The Court confirmed that the doctrine of abuse of process is rooted in the court’s discretion. The doctrine is characterized by both its breadth and its flexibility, empowering the court to intervene to prevent unfairness and abuse of the judicial process. While the doctrine’s application primarily focuses on the integrity of the courts’ adjudicative functions rather than party interests, prejudice to a party may be relevant in determining whether an abuse of process has occurred (such as in the context of administrative delay, where delay may amount to an abuse of process where it causes significant prejudice).
Where an abuse of process is found, the Court emphasized that various remedies are available. The “ultimate” remedy for abuse of process is a permanent stay of proceedings, which should be granted only in the “clearest of cases”: for abuse that falls at the high end of the spectrum of seriousness, and that is so significant that proceeding in its wake would shock the community’s sense of fairness and decency. In deciding whether to grant a stay of proceedings, a decision-maker must balance the public interest in fair adjudicative procedures against the public interest in the resolution of cases on their merits. Where the high threshold for a stay is not met, other remedies may be appropriate, such as compensation for the abuse, a reduction in sanction, or costs.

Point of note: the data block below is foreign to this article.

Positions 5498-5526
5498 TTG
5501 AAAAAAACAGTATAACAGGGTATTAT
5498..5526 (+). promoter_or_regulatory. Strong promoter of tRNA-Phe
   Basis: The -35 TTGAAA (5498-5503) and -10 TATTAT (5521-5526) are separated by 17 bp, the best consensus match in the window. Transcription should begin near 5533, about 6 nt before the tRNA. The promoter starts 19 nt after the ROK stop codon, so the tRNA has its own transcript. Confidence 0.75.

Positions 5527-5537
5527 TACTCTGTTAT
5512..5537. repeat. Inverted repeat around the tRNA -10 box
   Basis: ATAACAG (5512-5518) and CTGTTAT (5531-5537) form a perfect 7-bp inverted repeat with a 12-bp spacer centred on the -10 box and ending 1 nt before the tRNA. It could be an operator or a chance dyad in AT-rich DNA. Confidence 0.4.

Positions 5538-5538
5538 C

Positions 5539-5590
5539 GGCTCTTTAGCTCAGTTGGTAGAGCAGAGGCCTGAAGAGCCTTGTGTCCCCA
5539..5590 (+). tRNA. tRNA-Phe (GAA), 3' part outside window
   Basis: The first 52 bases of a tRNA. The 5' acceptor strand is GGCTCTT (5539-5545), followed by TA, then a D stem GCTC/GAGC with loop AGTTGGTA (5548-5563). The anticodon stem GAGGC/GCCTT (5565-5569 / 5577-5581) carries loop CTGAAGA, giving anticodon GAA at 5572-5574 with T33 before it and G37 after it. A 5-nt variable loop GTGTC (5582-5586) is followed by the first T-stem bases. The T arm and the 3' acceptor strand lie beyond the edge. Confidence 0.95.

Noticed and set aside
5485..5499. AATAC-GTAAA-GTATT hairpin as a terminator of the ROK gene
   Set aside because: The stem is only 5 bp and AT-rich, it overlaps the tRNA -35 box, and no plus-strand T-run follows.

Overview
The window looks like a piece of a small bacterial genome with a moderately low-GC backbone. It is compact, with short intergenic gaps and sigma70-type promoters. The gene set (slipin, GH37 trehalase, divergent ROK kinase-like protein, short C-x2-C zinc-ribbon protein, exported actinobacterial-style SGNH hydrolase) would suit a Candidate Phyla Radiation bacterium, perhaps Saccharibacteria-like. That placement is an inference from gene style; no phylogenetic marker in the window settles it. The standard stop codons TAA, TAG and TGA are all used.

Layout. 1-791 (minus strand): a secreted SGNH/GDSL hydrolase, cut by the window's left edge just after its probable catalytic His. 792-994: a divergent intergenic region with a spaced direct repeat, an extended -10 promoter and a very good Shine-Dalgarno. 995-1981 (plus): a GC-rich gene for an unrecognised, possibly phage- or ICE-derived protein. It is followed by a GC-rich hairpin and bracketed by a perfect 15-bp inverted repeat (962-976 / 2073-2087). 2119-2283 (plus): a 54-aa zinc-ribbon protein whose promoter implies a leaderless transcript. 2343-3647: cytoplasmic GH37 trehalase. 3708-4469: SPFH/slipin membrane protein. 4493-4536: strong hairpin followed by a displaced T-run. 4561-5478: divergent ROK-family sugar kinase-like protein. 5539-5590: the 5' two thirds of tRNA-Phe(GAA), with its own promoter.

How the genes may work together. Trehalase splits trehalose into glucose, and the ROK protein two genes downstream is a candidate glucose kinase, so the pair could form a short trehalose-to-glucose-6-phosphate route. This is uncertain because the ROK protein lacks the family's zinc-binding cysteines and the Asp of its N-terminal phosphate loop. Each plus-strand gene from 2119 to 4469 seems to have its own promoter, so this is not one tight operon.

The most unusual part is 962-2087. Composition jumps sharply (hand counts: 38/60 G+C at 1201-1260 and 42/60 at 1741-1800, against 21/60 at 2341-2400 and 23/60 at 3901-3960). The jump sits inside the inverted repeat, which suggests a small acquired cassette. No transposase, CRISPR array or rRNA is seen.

The Court’s comments in Abrametz on the principles applicable to abuses of process and stays of proceedings are difficult to reconcile with the approach of Ontario courts in the context of delayed disclosure of partial settlement agreements. The absence of any discretion or flexibility in the Ontario courts’ analysis is patently at odds with the inherently discretionary and flexible nature of the doctrine of abuse of process, as well as the application of a stay of proceedings as a remedy for only the most serious and prejudicial abuses.
It may be that the SCC’s recent reiteration of the principles applicable to abuse of process and stays of proceedings will create an opportunity for Ontario courts to reconsider the rule of immediate disclosure of partial settlement agreements. As further motions seeking stays of proceedings based on delayed disclosure inevitably come before the courts, it will be interesting to see whether parties rely on Abrametz in opposing such motions – and whether courts are open to applying those principles in the partial settlement disclosure context.
In the meantime, counsel should be aware of the obligation to immediately disclose partial settlement agreements and the serious consequences should they fail to comply.
For further commentary on the Abrametz decision, specifically in relation to the concept of delay in administrative proceedings, click here.
 Aecon Buildings v Stephenson Engineering Limited, 2010 ONCA 898, leave to appeal to SCC ref’d 2011 CanLII 38818 (SCC).
 See, e.g., Tallman Truck Centre Limited v K.S.P. Holdings Inc., 2021 ONSC 984, aff’d 2022 ONCA 66, leave to appeal to SCC ref’d 2022 CanLII 96460 (SCC); Waxman v Waxman, 2021 ONSC 2180 (Comm List), aff’d 2022 ONCA 311, leave to appeal to SCC ref’d 2022 CanLII 96459 (SCC); Poirier v Logan, 2021 ONCA 1633, aff’d 2022 ONCA 350.